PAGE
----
I ask the barista which of today's blends is the darkest and she tells me that it's "Frank's Big City Blend." When I first sit down to read a collection of Kelly Magee short stories in a coffee shop with wood floors and paperbacks and perfect lighting that is so far away from the big city, a woman enters with three kids right next to where I'm spread out on a leather couch by the front window.
These kids are young--all of them over four but under nine, and all equally expressive. I wonder why a mother with kids who are obviously difficult to quell would seat them beside a studious-looking lass like myself, clearly trying to get reading done. When she gets up to order her coffee, I try, so hard, to get in a paragraph. A really long one with lots of syllables.
The youngest one, a boy in a gray knit cap and mittens, attempts to spell the word "Fox" and gives up before the "x." His mother encourages him. "What would Jesus do? He wouldn't give up, would he? He'd try his hardest."
Now I'm too involved in this family and their love of Jesus to concentrate on pages. So I move, and as soon as I stand up I hear the mother say, "Do you guys want to snag the couch?"
I imagine that every man in this coffee shop walks up to me and asks what I'm reading, and then hits on me. I smile politely, tell him I'm spoken for by a man in a town that's even farther removed from Frank's Big City, who works out harder than I'm trying to concentrate on this book. It looks like Chick Lit but it's not, I swear. I'm a smart girl. You don't know what you're missing.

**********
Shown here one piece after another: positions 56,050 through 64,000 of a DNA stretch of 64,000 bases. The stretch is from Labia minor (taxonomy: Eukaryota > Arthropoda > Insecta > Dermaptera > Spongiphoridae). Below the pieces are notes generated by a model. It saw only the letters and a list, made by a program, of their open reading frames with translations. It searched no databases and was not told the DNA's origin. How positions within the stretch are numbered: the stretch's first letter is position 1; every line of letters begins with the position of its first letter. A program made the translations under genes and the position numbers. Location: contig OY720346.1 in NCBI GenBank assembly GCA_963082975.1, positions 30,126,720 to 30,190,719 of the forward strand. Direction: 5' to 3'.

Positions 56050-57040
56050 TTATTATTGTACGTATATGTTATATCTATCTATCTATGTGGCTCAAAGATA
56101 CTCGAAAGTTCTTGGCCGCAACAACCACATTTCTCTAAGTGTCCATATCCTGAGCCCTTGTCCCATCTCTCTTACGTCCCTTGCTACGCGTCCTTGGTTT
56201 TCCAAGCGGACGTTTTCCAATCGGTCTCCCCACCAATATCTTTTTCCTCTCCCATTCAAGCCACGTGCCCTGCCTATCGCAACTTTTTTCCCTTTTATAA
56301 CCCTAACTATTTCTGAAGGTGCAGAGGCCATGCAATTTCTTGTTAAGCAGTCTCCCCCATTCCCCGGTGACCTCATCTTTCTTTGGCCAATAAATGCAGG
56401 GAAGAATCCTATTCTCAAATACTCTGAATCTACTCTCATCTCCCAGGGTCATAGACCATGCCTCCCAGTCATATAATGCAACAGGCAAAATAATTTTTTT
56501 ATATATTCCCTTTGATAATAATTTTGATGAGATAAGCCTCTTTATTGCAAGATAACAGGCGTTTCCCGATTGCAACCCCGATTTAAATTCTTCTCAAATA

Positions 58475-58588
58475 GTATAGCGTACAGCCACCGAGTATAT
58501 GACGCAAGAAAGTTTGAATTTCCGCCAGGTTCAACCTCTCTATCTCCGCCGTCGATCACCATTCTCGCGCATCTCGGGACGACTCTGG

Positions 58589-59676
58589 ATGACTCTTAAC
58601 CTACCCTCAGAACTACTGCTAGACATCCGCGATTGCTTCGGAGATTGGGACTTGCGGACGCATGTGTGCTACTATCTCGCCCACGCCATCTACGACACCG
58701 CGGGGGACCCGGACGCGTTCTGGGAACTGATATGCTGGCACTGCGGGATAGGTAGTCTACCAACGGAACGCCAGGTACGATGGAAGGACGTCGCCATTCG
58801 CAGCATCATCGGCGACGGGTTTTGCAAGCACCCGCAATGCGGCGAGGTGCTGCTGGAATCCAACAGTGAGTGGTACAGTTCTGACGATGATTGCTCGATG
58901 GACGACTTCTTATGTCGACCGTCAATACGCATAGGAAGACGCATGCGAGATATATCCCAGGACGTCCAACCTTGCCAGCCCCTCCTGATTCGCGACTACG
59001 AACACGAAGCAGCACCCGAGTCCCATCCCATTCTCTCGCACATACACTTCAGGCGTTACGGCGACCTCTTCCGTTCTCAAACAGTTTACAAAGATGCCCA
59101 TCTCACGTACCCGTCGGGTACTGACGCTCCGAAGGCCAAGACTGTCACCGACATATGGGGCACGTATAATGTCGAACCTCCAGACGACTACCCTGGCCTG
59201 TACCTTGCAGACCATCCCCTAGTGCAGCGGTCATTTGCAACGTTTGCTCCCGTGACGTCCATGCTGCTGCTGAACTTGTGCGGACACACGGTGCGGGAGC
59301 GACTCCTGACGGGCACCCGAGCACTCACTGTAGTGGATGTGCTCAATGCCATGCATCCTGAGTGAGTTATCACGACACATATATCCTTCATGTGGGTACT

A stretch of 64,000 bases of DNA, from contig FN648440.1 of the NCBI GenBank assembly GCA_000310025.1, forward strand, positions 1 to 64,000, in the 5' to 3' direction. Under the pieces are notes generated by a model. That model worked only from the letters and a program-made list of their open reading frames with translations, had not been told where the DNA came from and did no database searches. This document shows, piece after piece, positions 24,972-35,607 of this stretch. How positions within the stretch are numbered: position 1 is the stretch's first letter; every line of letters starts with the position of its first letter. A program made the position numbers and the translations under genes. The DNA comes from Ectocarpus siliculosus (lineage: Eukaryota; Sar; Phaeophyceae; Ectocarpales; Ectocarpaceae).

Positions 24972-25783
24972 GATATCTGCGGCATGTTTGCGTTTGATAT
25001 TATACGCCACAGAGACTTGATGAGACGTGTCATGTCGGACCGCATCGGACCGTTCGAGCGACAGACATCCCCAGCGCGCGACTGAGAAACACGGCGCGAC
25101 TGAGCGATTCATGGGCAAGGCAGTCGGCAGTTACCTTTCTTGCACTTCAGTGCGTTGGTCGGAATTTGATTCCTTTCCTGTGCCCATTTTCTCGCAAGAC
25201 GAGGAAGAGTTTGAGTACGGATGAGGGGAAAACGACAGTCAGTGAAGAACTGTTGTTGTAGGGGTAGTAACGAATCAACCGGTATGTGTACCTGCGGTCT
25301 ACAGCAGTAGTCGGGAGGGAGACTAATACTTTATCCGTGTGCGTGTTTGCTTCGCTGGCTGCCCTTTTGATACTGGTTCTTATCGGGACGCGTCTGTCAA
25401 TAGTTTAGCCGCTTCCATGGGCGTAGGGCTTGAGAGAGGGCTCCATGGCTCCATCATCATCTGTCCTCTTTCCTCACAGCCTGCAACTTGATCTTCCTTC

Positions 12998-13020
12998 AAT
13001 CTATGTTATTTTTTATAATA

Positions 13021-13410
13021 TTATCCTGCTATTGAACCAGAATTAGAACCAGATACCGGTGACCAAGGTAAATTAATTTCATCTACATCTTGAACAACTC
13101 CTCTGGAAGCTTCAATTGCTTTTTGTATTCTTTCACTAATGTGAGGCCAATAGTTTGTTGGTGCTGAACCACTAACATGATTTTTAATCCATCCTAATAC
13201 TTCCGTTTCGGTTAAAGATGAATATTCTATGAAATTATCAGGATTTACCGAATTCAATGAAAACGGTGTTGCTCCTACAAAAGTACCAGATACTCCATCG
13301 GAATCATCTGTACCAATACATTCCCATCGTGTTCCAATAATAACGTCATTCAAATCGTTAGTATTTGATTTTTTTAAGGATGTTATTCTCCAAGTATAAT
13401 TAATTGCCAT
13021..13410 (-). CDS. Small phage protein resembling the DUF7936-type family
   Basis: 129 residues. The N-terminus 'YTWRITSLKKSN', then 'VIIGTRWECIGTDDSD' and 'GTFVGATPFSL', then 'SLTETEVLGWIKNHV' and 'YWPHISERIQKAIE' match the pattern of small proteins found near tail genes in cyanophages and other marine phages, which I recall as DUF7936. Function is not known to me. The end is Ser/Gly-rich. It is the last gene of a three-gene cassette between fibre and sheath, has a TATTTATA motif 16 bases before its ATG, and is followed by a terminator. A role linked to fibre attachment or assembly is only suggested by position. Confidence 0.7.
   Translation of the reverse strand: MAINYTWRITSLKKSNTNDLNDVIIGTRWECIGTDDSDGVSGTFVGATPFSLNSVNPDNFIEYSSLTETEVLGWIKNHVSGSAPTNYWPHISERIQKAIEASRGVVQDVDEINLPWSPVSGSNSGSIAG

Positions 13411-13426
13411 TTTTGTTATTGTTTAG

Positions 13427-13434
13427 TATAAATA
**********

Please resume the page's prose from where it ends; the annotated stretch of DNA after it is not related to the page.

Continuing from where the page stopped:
I have a scratch on my right shin and I itch it, lifting the leg of my jeans just high enough so he can see my grey knee socks, and then I realize that I'm also revealing my boyish (albeit incredibly hip) tennis shoes. My toes wiggle nervously and because the tops of these shoes are nylon, I think he probably notices and falls in love with me.
I've heard this stupid Bon Jovi song three times in the past two days. I've got to befriend one of the baristas so they stop playing such awful music in here. So far though, this isn't my place. I just read here. I mean, sometimes I read here. Sometimes strange men hit on me and sometimes I get distracted by noisy children and two old ladies in matching red wool coats discussing politics in the corner where I usually hide away.
When I pull on my hat and throw my bag over my shoulder, I notice the empty coffee cup I've left on the table. It's not far to the counter, to the gray plastic bin with all the dirty dishes in it. So I pick up my cup with the half-sip lingering at the bottom and take it up there, depositing it in the bin and balancing it on top of a stack of saucers. I wait for a moment, listening across the room for the mother of three to notice and tell her children, "See? That's what Jesus would do."
Bobble Head Nite this Weekend! BC Times Coverage
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